I use Manjaro and have done for the past 2+ years. I previously used Arch for years before that, but I would see probably 1 or 2 major breakages per year (remember the glibc update?). Manjaro delays updates for 2 weeks allowing for those major breakages to be resolved before they reach users. Also Manjaro has a much nicer installer, and a little more polish. It just works, and I haven't reinstalled in a very long time (it's rolling release).

Ubuntu, ironically, used to become a little less stable for me after a few version updates. It wasn't terrible - actually it is still probably my goto distro for just getting something up and running. I've had a lot of trouble with Fedora - F28 was great but the upgrade to F29 just broke everything. I used OpenSUSE a long time ago but these days it feels too customized and unstable. Tumbleweed did not work for me at all. I used to distro-hop a lot but since switching to Arch and then Manjaro I don't like the others as much. That said, if things started to break with Manjaro I would search elsewhere.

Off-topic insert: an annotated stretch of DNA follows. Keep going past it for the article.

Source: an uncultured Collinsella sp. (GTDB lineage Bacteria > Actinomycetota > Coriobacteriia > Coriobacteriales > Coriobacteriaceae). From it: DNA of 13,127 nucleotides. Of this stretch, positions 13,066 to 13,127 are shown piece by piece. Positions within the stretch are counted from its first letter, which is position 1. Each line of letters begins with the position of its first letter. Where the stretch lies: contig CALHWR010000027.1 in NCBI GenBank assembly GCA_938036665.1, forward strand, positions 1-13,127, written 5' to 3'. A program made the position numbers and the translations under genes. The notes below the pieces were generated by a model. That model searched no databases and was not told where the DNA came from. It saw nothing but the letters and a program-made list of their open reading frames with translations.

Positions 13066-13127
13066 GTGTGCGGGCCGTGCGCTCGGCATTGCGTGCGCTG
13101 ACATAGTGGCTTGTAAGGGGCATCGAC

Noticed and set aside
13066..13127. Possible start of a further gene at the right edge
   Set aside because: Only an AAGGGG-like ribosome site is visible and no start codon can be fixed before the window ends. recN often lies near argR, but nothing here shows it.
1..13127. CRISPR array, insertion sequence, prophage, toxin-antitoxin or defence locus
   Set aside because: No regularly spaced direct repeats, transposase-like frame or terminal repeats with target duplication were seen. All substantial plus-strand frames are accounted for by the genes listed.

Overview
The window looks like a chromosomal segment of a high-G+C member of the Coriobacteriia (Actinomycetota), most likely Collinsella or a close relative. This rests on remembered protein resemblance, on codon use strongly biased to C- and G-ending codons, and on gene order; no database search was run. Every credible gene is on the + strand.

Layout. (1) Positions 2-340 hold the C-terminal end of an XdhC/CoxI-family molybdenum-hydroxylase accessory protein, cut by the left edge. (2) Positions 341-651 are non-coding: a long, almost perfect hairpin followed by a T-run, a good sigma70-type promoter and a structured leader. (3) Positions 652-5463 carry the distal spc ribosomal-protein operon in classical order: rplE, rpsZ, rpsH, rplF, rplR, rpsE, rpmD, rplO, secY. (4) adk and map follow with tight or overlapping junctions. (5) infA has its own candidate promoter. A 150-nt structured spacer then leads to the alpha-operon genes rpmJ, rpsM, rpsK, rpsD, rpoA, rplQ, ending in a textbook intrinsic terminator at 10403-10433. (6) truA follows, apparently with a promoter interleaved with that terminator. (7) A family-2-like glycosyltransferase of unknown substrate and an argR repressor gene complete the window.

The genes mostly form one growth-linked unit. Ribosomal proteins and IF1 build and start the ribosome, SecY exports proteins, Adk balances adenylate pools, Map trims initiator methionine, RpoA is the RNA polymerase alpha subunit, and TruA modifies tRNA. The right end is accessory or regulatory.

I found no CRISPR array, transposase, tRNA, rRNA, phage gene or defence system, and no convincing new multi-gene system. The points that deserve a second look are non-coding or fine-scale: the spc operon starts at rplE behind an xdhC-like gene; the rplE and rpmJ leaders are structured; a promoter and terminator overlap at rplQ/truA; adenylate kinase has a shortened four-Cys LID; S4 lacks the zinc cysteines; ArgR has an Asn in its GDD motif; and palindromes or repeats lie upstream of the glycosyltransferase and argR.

I use ubuntu and have for a few years on and off, I bought my new laptop last year and planned to keeo windows 10 until the warranty run out but in the end it just got on my nerves!

I can figure ubuntus problems out quicker and have less problems in general with it which is perfect for letting me just get on with what I need.

One day I would like to experiment with parrot os but not for a while yet!


I've personally prefer Ubuntu or Linux Mint(which is Ubuntu based). Although at work we have MBPs.